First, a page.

Therefore, O24 r6(1) does not grant the Court power to order pre-arbitral discovery.

Inherent jurisdiction

The Plaintiff also contended that the Court could exercise its inherent jurisdiction under O92 r4 of the Rules of Court to order pre-arbitral discovery. Here, the Court laid out some guiding principles regarding the exercise of this inherent jurisdiction (see Wee Soon Kim v Law Society of Singapore [2001] 2 SLR(R) 821):

  1. It is insufficient to show an interest or desire that the Court exercise its inherent jurisdiction; a real “need” of sufficient gravity must be shown.
  2. It is insufficient to show that no prejudice will be caused to the other party; strong and compelling reasons must exist.
  3. In particular, if a statutory regime with detailed rules already exists to govern the procedure, it is unlikely that a strong “need” will arise.  

The Plaintiff here failed to demonstrate that there was such a “need” for the exercise of the Court’s inherent jurisdiction.

  1. In this case, the proceedings were governed by the SIAC Rules as well as O69A of the Rules of Court, which already contain detailed rules regarding the procedural rights and reliefs connected to international arbitration. Neither source provides for the Court to make orders for pre-arbitral discovery.
  2. In fact, recent amendments to the International Arbitration Act sought to curtail the Court’s power to make orders relating to the conduct of arbitral proceedings. This suggests that the Court’s inability to order pre-arbitral discovery is in line with Parliament’s policy of non-interference.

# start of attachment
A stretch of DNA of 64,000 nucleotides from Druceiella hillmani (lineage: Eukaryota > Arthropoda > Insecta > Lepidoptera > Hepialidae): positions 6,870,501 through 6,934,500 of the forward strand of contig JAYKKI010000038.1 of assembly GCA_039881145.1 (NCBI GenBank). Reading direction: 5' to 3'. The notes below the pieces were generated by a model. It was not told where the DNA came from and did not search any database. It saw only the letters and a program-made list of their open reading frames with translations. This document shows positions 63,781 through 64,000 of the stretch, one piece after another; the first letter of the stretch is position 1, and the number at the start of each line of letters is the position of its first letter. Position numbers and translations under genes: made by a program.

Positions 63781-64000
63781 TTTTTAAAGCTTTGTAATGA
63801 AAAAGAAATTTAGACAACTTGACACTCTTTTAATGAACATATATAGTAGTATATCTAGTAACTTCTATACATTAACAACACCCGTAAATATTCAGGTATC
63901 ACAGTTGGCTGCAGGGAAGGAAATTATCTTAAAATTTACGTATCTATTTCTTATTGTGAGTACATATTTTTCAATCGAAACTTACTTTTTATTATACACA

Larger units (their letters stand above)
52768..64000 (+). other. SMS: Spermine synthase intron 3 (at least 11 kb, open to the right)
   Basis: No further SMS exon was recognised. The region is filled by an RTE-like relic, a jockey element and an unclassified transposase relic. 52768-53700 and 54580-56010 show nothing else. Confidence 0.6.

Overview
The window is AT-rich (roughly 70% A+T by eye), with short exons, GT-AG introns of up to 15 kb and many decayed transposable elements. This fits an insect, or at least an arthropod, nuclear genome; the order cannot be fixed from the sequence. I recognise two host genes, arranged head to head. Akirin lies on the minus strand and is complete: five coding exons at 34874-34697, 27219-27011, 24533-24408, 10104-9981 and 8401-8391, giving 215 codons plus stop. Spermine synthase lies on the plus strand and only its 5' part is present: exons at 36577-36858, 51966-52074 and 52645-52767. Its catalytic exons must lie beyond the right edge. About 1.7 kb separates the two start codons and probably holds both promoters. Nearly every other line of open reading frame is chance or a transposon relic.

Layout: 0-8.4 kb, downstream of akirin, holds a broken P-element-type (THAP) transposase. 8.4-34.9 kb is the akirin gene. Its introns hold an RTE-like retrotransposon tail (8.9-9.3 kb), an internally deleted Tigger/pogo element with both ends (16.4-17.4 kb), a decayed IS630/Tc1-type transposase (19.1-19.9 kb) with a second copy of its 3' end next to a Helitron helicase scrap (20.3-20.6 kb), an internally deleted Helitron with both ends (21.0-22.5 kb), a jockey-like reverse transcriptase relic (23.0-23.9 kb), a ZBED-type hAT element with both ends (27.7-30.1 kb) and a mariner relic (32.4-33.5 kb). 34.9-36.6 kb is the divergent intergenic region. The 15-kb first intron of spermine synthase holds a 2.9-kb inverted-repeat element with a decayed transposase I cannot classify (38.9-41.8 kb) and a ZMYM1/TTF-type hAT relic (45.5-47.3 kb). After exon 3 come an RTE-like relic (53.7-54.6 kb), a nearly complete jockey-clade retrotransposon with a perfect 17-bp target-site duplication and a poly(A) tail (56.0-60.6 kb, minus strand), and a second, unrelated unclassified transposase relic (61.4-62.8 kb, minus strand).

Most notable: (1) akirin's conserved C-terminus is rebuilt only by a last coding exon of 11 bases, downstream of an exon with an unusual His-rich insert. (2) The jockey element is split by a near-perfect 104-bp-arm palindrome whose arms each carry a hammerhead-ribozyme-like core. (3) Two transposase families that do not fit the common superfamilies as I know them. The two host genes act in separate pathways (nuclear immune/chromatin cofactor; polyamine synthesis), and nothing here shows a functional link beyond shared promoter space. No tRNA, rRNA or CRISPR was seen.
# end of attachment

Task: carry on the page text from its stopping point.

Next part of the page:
The Court considered that there might be a perceived “gap” in legislation, which fails to provide for pre-arbitral discovery. However, it was held that there was no need for the Court to intervene as primacy had to be accorded to the contractually chosen nature of arbitration.

  1. The parties clearly sought to avoid court proceedings by entering into an arbitration agreement. The other contracting party might thus be unjustly deprived of the benefits which form the basis of its agreement to arbitrate if the Court grants pre-arbitral discovery.
  2. It is for the parties to make the necessary contractual provisions for any mechanism compelling the disclosure of documents. Since the parties chose arbitration, they should be bound by the arbitration rules and procedures selected.

Therefore, the Court would not exercise its inherent jurisdiction to grant an order for pre-arbitral discovery.  

Concluding Words

At first blush, it may appear unfair that no legislative mechanism for the grant of pre-arbitral discovery exists. However, one must consider the fact that the entire point of choosing arbitration is to avoid the court process. Therefore, both Legislature and Judiciary have indicated that courts should have a policy of minimal interference with the arbitral process. This extends to pre-arbitral processes which will certainly affect the conduct of arbitral proceedings.

Parties to arbitration agreements should thus ensure that all procedural mechanisms not included in the relevant rules and legislation are adequately provided for in the agreement itself, or else risk being stranded without the aid of the Court when trying to enforce proceedings.